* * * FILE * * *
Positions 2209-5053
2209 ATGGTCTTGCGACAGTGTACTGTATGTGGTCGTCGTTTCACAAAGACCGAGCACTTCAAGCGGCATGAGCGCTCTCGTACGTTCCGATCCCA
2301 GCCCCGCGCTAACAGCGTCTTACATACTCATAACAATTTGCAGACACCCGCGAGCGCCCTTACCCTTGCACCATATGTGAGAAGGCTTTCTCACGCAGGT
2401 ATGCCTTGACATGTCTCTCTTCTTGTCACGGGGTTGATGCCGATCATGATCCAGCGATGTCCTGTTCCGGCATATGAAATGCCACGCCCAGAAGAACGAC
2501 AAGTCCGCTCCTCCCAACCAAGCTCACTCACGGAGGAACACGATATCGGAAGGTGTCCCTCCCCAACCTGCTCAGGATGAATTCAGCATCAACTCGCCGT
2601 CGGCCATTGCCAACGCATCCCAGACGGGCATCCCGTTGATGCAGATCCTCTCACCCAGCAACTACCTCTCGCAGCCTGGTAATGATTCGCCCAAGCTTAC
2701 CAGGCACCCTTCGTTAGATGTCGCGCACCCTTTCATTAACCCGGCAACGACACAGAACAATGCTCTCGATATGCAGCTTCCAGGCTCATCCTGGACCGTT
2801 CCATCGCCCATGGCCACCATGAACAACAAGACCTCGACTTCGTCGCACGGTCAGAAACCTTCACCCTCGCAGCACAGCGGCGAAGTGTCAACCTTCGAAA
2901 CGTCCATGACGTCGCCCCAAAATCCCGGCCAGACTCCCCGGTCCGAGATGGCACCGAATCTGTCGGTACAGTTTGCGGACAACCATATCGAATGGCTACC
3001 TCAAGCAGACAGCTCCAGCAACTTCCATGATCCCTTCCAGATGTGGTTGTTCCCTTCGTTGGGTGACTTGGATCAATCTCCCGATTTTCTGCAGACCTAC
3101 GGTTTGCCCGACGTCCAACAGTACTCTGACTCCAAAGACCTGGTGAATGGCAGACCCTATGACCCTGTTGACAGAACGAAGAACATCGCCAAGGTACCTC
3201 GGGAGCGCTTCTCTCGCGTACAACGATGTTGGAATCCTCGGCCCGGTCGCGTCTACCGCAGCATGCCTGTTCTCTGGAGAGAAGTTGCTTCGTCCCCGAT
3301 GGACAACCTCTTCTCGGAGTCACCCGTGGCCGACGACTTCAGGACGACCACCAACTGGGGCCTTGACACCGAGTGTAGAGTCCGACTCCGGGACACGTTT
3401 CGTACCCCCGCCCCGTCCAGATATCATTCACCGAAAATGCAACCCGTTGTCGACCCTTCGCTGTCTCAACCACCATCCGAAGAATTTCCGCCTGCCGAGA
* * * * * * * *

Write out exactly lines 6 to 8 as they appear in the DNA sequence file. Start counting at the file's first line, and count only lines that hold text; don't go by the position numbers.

2601 CGGCCATTGCCAACGCATCCCAGACGGGCATCCCGTTGATGCAGATCCTCTCACCCAGCAACTACCTCTCGCAGCCTGGTAATGATTCGCCCAAGCTTAC
2701 CAGGCACCCTTCGTTAGATGTCGCGCACCCTTTCATTAACCCGGCAACGACACAGAACAATGCTCTCGATATGCAGCTTCCAGGCTCATCCTGGACCGTT
2801 CCATCGCCCATGGCCACCATGAACAACAAGACCTCGACTTCGTCGCACGGTCAGAAACCTTCACCCTCGCAGCACAGCGGCGAAGTGTCAACCTTCGAAA